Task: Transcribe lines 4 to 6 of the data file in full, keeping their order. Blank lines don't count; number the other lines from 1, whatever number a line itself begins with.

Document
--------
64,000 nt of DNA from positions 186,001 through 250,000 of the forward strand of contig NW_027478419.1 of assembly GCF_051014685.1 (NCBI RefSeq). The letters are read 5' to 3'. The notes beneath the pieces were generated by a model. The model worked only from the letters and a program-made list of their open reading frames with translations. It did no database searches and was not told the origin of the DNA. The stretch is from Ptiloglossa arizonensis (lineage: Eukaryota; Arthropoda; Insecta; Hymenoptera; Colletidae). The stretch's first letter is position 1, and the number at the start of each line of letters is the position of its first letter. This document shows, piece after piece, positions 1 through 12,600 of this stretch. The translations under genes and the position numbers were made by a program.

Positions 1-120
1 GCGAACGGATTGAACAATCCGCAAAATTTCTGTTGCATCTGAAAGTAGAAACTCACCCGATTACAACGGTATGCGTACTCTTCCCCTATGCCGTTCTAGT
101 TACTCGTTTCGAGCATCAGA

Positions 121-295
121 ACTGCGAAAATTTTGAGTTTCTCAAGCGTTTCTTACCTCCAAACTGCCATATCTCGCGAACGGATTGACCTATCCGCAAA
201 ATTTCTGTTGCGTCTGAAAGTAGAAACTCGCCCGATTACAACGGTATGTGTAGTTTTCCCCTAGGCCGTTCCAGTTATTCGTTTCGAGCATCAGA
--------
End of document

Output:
101 TACTCGTTTCGAGCATCAGA

Positions 121-295
121 ACTGCGAAAATTTTGAGTTTCTCAAGCGTTTCTTACCTCCAAACTGCCATATCTCGCGAACGGATTGACCTATCCGCAAA